Creating and crafting things with your own hands gives a great sensation of fulfillment. I love to figure out how to refine or restore whatever it is, be it things for our house or my kids, or a pair of ski poles. There is a strong satisfaction in attaining exactly what you desire, constructing the ultimate version with no compromises—something unique and often better. This was the main reason I started making bamboo ski poles.
Another guy who enjoys making things himself is Jacon Mayer. Growing up in Vermont in northeastern United States in the 1990s, snowboarding was the thing to do. So, he didn’t take up skiing until his early twenties. He went straight to telemark and the wonderful world of free-heel skiing, and has never looked back ever since. Jacon defines himself as a climber first, skier second.
Sometimes the New England snow offers great skiing, sometimes not, but the ice climbing is indisputably superb, according to Jacon. He doesn’t ski “frontcountry” much and doesn’t really have any home mountain. From his home in Vermont, Canada has captured his attention, where Roger’s Pass and the majestic Selkirk Mountains on the other side of the continent have been his main skiing destinations of the last few years. Next time he goes there, it will be with his reborn backcountry sticks, homemade from a used pair of vintage bamboo ski poles found on Craigslist.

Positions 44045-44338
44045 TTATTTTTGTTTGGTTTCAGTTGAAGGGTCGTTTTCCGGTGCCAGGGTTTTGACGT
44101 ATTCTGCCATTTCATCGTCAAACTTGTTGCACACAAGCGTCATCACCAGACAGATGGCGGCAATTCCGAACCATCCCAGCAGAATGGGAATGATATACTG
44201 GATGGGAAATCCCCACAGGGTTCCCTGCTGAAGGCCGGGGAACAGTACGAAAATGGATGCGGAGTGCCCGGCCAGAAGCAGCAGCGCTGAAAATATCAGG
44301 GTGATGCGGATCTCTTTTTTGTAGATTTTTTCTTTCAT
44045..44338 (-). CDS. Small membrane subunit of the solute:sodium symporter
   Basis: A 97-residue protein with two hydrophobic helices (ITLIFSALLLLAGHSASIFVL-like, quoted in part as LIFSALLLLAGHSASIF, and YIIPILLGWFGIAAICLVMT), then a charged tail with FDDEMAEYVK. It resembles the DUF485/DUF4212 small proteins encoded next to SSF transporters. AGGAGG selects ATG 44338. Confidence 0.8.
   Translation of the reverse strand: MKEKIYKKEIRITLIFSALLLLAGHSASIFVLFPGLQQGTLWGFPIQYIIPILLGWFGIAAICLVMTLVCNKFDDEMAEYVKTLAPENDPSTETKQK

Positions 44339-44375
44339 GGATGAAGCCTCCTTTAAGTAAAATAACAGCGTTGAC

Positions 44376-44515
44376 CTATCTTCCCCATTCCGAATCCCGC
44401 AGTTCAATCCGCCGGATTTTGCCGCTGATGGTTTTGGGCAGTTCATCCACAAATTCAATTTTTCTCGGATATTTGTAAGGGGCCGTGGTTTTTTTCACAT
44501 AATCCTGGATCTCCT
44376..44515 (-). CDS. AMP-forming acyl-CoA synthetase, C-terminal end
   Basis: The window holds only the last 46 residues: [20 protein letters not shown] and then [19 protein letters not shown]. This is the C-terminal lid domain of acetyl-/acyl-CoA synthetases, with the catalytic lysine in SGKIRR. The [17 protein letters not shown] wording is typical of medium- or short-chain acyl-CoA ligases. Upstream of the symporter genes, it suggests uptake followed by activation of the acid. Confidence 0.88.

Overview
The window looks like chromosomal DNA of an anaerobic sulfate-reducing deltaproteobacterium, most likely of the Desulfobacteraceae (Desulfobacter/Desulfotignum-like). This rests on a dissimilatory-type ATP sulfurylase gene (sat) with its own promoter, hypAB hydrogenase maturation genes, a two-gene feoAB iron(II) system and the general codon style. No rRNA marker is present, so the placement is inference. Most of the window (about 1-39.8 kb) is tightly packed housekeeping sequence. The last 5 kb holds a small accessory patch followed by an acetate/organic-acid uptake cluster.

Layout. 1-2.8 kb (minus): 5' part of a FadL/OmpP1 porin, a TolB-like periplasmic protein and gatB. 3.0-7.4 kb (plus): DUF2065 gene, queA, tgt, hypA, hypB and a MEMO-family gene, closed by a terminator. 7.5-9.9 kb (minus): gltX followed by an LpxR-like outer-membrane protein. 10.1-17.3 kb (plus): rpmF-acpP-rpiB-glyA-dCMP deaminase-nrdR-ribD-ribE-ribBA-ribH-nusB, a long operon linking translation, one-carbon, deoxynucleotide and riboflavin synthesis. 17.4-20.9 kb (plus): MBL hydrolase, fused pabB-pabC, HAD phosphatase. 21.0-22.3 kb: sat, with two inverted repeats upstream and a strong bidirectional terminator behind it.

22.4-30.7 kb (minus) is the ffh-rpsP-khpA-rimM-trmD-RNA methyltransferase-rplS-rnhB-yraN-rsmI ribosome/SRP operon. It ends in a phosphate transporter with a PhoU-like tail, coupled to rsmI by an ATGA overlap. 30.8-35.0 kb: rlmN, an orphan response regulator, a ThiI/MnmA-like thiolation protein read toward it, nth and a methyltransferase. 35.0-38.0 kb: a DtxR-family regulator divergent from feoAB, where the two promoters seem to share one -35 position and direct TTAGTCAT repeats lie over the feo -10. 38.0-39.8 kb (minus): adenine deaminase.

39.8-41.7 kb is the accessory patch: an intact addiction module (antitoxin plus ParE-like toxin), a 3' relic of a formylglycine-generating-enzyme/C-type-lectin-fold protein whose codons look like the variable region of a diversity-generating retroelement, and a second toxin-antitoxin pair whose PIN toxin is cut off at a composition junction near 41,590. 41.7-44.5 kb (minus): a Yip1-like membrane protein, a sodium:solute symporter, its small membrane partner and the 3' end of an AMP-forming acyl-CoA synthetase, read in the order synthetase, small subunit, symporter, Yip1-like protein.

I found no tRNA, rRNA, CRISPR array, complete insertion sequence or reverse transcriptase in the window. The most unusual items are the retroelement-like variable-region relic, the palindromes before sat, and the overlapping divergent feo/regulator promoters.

How did you come up with the idea of making/modifying your own ski poles?
“I’ve always been into making my own gear. I’ve wanted bamboo poles for a while now, but they’ve always seemed too expensive. Someone gave me a gift certificate to a shop that sells Grass Sticks’ bamboo poles recently, and I thought to myself ‘Ah, perfect opportunity. I’ll get myself something I wouldn’t otherwise pay for.’ But then every time I went to do it, I was daunted by the price, so instead I would search Craigslist for old bamboo poles I could modify myself. These poles were $15,” says Jacon Mayer.
And why did you choose bamboo?
“Bamboo is the superior material, because it’s nearly as light as carbon and much tougher than aluminum, or all but the highest modulus carbon. In ski poles, tensile strength is irrelevant, compression strength matters, and bamboo is quite good, but really toughness, in the technical sense, matters most of all.”
How did you figure out how to make the tips?
“The poles came with tips! I just sawed off the directional XC ski nubs with a hacksaw to get the alpine look. That said, I don’t think it would be that hard. You can buy pre-made tips and ferrules from several manufacturers.”
Where did you get the idea of the grips? Is that because you’re a teleskier?
“Tele forever! But really, I guess because I am a backcountry skier. Poles with long grips and no straps have been becoming popular for good reason—the straps are dangerous, and really long grips are … really useful. I think there’s some trendiness happening as well, but the original design is borne from pragmatic considerations.”
Can you describe how you constructed your poles?
“Sure. I bought an old pair of bamboo cross-country poles on Craigslist. I removed the baskets, sawed off the XC ski nubs, spray painted the old nasty beige plastic tips [ferrules], and added Tehnomat’s orange 100 mm baskets I bought from Grass Sticks. Then I sawed off the handles to shorten the poles, since they were originally for Nordic XC skiing, so too long, wrapped them in handlebar tape, and connected a cork ball to the top with a glued-in wood dowel. Voilà!”